The compass rose is constructed from beautiful pink, ivory and black marble surrounded by the famous pattern of limestone Mar Largo. Here, the pattern changes to alternate colours within the wave itself. An interesting take, perhaps, but somehow unnecessary.

Fot.20 Modern take on Mar Largo pattern at Padrão dos Descobrimentos.
Fot.21 Mar Largo and Rosa dos Ventos interface.
Fot.22 Marble variation of Rosa dos Ventos.

Fot.23 Variation if the famous Mar Largo pavement.

Fot.23 Limestone mosaics at the site of Expo 98′.
Fot.24-26 Site of Expo 98′.

Although beautiful, there is much more to Lisbon’s limestone mosaics that meets the eye. The stone-setting in Lisbon has been a skill handed from generation to generation and in order to preserve this ancient art a stone-setting school have been established. The school trains the paver (calceteiros), to maintain the limestone surfaces in the city as well as create new designs.

A true paving revolution came about when Lisbon became a host of the Expo 98‘ world exhibition. The theme for the artists was ‘The oceans-a heritage for the future’ and huge areas of the Expo 98′ ground were to be paved. A new way of making the template have been developed specifically to accommodate the amount of design and the short timeframes for delivery of the work on site. Instead of traditional wooden templates, the new templates were designed digitally and printed in full scale onto a fibreboard.

There are many more examples of paving patterns and mosaics in Lisbon. Some of the more recent modern designs are not only simpler, arguably rather boring and indistinctive in their pattern designs. These also incorporate other materials like concrete, gravels, marble, even brick pavers and granite perhaps chosen for its durability. Where limestone is used it is usually of larger sizes and of the same colour, predominantly ivory. The pure lightness of the limestone paving makes Lisbon a ‘white city’, it is also good for the planet reflecting the sun and minimising the albedo effect.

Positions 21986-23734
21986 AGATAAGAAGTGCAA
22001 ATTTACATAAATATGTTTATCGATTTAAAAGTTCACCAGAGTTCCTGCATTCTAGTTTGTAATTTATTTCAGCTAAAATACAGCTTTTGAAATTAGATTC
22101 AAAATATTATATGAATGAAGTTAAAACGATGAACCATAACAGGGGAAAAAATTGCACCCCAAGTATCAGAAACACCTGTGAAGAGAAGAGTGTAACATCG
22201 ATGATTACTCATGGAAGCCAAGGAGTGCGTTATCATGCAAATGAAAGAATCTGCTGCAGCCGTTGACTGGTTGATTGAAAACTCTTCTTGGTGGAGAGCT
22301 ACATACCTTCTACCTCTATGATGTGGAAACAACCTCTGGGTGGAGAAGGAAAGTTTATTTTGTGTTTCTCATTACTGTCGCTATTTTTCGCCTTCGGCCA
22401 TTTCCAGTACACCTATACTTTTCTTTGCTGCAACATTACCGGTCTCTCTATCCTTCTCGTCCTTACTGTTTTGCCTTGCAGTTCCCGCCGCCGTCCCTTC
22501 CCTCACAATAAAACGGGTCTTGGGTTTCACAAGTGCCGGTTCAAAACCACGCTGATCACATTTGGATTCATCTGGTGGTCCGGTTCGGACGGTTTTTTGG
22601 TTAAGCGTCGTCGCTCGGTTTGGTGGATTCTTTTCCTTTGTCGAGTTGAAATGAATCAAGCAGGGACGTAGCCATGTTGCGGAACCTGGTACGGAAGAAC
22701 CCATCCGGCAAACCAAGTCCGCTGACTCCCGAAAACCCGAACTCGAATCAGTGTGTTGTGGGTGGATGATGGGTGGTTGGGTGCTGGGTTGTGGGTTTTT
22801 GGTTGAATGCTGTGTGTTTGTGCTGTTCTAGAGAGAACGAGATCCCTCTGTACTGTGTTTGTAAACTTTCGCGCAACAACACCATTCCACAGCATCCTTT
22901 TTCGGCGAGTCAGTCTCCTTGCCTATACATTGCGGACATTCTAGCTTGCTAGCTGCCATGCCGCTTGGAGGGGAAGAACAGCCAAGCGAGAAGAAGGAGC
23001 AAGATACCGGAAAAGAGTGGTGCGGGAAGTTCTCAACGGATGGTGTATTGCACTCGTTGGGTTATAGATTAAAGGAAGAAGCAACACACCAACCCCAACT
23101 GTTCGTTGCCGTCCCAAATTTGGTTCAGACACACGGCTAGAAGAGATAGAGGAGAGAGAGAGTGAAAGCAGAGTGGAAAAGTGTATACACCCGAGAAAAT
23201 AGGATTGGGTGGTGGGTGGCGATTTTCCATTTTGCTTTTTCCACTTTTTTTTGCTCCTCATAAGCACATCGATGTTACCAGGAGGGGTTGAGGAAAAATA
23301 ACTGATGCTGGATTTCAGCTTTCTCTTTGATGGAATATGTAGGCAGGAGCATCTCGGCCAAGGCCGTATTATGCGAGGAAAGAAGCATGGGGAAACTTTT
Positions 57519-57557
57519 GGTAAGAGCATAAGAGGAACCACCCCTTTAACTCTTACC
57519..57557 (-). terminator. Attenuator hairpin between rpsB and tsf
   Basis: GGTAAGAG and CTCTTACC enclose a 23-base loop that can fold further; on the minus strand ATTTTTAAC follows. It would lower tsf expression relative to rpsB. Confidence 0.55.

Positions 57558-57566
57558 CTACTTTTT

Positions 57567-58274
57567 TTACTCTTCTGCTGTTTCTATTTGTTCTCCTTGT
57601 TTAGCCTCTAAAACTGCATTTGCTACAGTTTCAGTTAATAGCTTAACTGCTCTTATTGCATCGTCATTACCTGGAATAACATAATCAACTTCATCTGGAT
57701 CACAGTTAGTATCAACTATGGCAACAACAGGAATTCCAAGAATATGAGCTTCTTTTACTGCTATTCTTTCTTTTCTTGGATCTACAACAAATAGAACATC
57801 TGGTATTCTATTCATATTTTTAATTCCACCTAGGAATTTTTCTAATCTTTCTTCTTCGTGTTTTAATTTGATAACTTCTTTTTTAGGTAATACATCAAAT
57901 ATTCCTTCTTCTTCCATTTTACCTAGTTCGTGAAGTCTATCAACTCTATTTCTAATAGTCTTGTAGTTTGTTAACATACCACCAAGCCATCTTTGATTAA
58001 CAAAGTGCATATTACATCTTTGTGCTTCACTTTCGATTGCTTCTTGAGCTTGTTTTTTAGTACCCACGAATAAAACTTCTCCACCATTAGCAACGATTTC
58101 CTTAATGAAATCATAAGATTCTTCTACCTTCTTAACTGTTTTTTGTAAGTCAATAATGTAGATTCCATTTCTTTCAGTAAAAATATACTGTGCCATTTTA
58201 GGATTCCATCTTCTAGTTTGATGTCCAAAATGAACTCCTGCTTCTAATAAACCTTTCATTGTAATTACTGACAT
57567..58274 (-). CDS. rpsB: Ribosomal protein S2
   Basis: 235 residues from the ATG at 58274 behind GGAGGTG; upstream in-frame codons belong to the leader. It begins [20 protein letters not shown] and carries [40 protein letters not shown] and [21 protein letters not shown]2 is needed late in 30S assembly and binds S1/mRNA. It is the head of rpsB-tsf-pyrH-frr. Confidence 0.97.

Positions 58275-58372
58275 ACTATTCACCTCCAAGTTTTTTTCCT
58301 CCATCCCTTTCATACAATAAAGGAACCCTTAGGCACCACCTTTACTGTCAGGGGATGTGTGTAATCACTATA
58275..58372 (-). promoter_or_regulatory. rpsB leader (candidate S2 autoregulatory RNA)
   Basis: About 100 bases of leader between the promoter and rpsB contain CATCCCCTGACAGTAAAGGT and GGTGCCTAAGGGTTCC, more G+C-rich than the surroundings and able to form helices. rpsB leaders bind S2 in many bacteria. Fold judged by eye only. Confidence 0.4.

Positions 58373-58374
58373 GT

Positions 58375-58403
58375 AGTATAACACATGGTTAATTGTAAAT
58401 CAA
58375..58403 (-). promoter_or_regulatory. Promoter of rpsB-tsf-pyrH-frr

What is striking and perhaps very obvious here, that if the materials are used inappropriately, perhaps replicating something of strong origins, then it just simply doesn’t work and makes the beautiful combination of the natural stones of basalt and limestone insignificant and unfitting.

Perhaps, if a designer wanted to make a statement a simple injection of colour would be more suited.

Fot.43 Pink Street – Rua Nova do Carvalho.
Fot.42 Take on Japanese garden in a courtyard at the Centro Cultural de Belém.

It is needles to say, that the topic of paving in this beautiful city is vast and ever expanding. There are so many examples of paving patterns and combinations in Lisbon itself, that one would need at least a week to explore them all and trust me, it is worth it.

Here, at FRUS Studio, we have also been inspired by our trip to Lisbon and many encounters with the different paving patterns we have seen. And, yes, we have created our own pattern.

The shape is a modern take on the Mar largo wave and takes its origin from the letter ‘S’ on our logo design. The intention is that the wave is created from ivory limestone on black basalt background to visually contrast with its surroundings. Perhaps one day, we will test in on site in Lisbon.

Figure 1. FRUS Studio paving pattern design inspired by Calçada Portuguesa.